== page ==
That's just my take on it though.


Jul 13, 2010 at 11:00 AM

Currently I stopped writing classic unit-tests and I am quite happy. I took the membership number example and tried to convert it to the story style.

new Story("Valid membership number")
.WithScenario("invalid number"
.And(TheUserMessageShouldBe"Some great usr msg")

.WithScenario("valid number")


My experience of the last days is, that there is no need for additional unit-tests.

The Business-Goals and Roles are strong typed. That enables reuse and makes it much easier to write new stories.

What do you think?

Jul 13, 2010 at 11:39 AM
@Robert M - I think it's hard to get a very high level of unit test coverage with your approach... Which is probably a good thing! It depends on your situation. If you are finding bugs in production then it's probably worth going heavier on the specification. If not, then you are probably coming up with good (exemplary) examples in your BDD-level tests.
Jul 13, 2010 at 12:25 PM
Edited Jul 13, 2010 at 12:26 PM

Interestingly my test-coverage for the parts of the project I did this way are very high! (At least this what tells me :-) ) If I subtract the pending tests i am at a surprisingly 100% coverage.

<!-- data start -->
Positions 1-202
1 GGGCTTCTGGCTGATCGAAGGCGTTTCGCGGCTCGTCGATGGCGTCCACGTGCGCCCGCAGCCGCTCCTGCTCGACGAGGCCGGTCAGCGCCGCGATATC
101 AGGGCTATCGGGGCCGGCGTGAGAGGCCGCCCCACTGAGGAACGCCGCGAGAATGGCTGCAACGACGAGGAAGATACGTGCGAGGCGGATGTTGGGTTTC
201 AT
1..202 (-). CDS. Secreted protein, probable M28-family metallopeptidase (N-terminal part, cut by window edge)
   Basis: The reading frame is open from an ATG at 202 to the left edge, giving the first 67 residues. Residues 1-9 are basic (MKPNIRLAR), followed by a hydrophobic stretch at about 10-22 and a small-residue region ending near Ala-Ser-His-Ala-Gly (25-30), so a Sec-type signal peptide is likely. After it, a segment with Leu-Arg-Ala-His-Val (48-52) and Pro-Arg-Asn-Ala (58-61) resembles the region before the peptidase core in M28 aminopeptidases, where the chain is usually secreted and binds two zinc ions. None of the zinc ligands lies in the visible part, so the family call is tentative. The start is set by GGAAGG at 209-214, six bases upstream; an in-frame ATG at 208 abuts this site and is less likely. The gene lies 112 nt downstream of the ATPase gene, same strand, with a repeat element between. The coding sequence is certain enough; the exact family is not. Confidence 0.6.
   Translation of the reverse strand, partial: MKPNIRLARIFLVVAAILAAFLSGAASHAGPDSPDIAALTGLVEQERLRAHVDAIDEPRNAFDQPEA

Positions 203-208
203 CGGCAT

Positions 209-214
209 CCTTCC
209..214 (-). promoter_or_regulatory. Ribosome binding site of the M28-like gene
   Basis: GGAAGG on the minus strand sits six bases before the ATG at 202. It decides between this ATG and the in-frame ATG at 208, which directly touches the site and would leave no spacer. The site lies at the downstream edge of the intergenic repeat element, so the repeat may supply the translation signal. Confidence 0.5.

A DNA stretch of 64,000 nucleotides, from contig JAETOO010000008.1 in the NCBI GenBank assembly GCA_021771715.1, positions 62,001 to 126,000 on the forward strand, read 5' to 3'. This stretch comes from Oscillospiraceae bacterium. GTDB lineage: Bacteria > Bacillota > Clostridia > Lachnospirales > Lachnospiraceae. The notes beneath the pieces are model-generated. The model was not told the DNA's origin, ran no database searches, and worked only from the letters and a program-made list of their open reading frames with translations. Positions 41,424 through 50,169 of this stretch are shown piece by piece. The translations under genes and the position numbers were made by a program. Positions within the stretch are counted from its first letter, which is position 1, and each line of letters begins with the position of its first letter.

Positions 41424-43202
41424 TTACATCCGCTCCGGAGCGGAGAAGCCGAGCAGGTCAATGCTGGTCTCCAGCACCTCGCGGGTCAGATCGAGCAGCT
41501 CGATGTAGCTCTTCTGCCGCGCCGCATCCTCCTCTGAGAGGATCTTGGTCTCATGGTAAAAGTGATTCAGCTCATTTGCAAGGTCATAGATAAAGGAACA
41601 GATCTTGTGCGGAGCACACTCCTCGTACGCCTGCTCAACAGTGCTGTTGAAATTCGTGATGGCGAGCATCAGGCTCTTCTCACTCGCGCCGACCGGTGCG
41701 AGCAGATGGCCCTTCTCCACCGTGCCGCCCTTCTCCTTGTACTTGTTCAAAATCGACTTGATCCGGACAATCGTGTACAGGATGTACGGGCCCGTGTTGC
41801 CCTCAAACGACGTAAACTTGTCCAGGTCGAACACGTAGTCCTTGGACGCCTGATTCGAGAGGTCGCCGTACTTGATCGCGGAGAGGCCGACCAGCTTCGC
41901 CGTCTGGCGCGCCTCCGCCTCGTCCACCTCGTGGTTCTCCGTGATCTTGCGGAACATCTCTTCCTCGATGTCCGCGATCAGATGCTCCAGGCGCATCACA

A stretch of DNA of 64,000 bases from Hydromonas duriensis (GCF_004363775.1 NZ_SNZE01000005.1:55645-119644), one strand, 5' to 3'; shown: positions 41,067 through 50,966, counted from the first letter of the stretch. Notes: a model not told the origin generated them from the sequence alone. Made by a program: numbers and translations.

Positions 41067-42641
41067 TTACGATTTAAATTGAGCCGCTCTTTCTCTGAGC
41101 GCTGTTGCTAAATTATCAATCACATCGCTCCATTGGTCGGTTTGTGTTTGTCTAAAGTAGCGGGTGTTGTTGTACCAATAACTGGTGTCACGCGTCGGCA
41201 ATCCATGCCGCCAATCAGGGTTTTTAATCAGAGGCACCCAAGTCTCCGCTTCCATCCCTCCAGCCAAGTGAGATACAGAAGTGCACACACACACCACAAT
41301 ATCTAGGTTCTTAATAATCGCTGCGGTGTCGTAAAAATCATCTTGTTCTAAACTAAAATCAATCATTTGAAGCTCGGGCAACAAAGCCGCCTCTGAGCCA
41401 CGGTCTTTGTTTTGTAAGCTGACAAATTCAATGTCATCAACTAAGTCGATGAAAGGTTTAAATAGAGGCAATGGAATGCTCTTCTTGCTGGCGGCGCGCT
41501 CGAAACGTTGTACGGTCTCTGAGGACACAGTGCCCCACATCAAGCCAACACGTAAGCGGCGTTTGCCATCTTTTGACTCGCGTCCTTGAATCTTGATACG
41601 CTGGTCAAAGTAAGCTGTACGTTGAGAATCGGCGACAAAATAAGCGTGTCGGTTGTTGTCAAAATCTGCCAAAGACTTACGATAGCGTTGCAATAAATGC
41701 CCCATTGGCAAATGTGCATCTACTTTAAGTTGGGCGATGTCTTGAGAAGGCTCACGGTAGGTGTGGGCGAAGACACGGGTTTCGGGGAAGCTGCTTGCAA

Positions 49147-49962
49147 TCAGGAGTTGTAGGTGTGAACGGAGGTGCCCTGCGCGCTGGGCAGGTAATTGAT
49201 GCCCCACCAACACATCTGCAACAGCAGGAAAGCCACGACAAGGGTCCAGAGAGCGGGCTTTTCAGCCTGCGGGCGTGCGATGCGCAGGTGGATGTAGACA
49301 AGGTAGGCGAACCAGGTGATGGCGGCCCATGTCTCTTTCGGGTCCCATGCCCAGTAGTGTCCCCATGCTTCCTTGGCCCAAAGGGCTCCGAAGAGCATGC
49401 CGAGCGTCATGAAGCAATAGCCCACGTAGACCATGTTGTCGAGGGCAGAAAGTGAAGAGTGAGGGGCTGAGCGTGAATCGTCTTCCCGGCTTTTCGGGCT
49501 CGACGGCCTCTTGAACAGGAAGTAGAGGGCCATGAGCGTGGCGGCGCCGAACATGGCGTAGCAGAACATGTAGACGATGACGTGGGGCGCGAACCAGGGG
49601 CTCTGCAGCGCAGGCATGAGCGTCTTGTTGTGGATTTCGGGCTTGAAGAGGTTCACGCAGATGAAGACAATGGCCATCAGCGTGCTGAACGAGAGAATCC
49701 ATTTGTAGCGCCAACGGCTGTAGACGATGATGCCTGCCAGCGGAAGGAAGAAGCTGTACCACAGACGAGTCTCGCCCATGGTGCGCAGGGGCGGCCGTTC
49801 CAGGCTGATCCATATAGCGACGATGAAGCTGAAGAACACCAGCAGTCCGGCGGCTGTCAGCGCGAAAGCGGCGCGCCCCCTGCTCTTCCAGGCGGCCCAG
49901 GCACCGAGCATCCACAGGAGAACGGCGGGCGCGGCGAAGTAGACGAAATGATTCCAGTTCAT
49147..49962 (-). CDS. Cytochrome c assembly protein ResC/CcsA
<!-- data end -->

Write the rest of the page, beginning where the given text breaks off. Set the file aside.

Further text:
I believe the reason is, that the BDD style enables different types of the tests levels for the same story. Stories do contain integration-tests, programmers tests and unit tests, side by side!

Jul 19, 2010 at 4:25 PM

Hi guys,

I've been running a small project using StoryQ called Mastermind; it's on Codeplex. The project was to let me learn BDD and to see how it fits in with Agiles user stories.

First off StoryQ is excellent Rob, it works really well and it's fluent design is brilliant.  It really compliments user stories as a testable specifications; I like it!

Mastermind takes the BDD approach I described before; the outer loop for the stories, dropping down into an inner loop for unit testing. What I found is doing this approach felt a lot like duplicate effort but.. I found that point of view was important. The story tests covered the users point of view; the behaviour needed by the user. There were less mocks needed and these were really for mocking out user interactions (the console output and input) and some random things. The drop down into the unit testing felt like the developers point of view, it was about driving out the design. There were a lot more mocks and stubs.

Anyway Robert if you find using only storyq for testing works well then go for it; not going to tell you your job. The example stories you have posted are easy enough to read and yeah code reuse in each scenario. Why not? yeah I have changed my tune from before because Rob was right code reuse in StoryQ is easier than I had thought.

Have a look at Mastermind if you like... it's not finished... but tell me what you think of that approach. I'm up for a review so be as nice as you like ;)